Myanmar regime eases flow of international aid

Times Staff Writer

Relief supplies including the first U.S. aid flight dripped into Myanmar today, but the sinking of a Red Cross barge underscored the logistical nightmare of distributing food and shelter to survivors in the swampy aftermath of Tropical Cyclone Nargis.

The United Nations said its teams in the battered Irrawaddy delta region reported between 60,000 and 100,000 people dead or missing, and the Myanmar government increased its official death count to 28,458. Given the scale of the disaster, relief efforts so far have been much too feeble, U.N. officials said, warning that disease and hunger are stalking the 1.5 million survivors.

"Some aid is getting into the country, but the door is not open as wide as it needs to be," U.N. spokesman Richard Horsey said Sunday in Myanmar, where a U.N. cargo plane landed with 33 tons of nonfood relief, including tents. "The government does not have the capacity to respond to this on its own, which is why it is essential that they move urgently not just to allow goods to come in, but also the people and equipment needed to distribute it."

Myanmar's military rulers have so far approved only a handful of visas for foreign aid workers, though relief agencies reported that aid shipments were now receiving clearances with greater ease. The World Food Program also said the government had released 38 tons of high-energy biscuits that had been impounded, and allowed the organization to begin distributing them.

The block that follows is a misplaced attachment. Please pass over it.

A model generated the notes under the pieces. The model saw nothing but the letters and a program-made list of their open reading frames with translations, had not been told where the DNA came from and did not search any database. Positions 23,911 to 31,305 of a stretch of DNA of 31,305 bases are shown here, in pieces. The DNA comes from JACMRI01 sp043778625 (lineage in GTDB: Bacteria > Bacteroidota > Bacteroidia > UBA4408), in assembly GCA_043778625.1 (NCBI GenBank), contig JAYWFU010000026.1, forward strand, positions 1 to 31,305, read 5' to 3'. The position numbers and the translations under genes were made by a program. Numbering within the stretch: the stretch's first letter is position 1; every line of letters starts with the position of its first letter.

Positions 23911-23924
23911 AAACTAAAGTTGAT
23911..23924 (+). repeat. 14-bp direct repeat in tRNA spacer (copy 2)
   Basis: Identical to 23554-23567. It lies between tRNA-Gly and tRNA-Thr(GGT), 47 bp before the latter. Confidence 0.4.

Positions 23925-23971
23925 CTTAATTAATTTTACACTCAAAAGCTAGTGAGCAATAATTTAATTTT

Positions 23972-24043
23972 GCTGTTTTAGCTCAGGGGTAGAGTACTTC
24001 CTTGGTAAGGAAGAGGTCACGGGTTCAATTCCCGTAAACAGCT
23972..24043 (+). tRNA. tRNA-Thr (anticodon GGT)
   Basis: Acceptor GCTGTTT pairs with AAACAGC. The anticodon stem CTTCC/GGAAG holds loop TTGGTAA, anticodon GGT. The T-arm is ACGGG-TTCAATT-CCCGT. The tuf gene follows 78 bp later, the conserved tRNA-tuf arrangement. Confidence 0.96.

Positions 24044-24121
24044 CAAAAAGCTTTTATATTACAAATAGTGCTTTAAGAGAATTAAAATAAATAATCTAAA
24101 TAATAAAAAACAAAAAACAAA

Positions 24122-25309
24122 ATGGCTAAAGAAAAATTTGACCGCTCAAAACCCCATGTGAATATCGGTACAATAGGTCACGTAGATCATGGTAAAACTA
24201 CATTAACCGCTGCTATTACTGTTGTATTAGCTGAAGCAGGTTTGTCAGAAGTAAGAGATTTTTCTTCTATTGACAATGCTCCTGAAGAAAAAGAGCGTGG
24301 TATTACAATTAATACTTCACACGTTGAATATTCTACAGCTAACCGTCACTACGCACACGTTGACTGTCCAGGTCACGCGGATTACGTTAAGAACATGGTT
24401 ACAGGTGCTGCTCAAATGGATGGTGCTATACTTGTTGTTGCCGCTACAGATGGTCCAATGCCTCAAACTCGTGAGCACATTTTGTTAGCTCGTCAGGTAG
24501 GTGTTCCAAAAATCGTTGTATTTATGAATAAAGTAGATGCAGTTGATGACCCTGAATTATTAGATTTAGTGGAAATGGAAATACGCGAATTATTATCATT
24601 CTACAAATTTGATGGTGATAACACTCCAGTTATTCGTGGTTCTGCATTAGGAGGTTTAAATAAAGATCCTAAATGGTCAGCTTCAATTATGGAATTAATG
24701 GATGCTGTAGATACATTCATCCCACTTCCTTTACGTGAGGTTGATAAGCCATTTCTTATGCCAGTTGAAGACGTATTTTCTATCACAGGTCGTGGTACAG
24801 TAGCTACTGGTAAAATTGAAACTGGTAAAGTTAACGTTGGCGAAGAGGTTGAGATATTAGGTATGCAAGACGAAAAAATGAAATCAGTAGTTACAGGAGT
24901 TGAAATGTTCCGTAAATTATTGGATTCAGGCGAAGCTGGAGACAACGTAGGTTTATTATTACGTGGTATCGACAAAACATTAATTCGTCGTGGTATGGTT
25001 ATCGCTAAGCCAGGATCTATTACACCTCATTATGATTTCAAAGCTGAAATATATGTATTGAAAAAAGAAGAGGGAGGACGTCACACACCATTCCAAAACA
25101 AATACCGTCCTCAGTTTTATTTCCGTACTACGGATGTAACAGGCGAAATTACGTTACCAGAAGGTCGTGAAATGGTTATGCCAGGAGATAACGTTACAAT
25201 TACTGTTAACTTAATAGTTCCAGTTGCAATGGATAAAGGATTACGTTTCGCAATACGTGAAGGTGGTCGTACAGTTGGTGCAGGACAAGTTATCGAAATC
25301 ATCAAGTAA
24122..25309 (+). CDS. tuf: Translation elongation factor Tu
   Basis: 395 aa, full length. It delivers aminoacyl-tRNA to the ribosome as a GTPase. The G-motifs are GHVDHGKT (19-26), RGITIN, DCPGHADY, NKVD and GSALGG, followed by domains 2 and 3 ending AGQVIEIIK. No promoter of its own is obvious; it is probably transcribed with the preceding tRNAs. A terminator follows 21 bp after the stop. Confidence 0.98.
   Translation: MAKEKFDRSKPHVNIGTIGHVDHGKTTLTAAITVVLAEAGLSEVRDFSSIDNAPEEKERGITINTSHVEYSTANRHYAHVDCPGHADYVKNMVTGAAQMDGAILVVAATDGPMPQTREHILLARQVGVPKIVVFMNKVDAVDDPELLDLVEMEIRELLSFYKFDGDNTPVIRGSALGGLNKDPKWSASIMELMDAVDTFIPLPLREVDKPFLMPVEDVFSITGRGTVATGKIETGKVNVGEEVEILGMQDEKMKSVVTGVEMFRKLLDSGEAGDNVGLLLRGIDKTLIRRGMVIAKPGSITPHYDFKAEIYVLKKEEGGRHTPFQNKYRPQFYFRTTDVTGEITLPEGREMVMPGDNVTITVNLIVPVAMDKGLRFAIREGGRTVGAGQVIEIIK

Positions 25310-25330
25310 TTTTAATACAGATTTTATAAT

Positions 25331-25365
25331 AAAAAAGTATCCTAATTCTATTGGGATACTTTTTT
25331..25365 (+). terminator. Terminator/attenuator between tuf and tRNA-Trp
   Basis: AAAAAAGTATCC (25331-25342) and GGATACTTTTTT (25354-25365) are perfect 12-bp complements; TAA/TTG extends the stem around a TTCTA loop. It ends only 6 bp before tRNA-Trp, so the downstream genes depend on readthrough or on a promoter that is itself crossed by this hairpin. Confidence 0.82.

Others saw encouraging signs in the regime's agreement to accept aid from the United States, an offer which had previously been rebuffed. A U.S. military transport plane was cleared today to land with relief supplies in Yangon, carrying water, mosquito nets and blankets. No other flights have been approved, but the U.S. is "hopeful" of landing two more flights this week.

Other aid continued to flow in from the Thai and Indian governments. But U.N. agencies said the most urgent need is for helicopters and boats to transport the aid. The delivery problem is compounded by the fact that hundreds of thousands of people are on the move, seeking shelter and food.

Relief work suffered a terrible setback when a barge being used by the International Committee of the Red Cross to carry supplies to about 1,000 people sank after hitting something.

The barge was one of just two available to the group.

"We can't just land on the tarmac and drop stuff off," Horsey said. "We need boats and helicopters. . . . Not nearly enough is getting through to the people."


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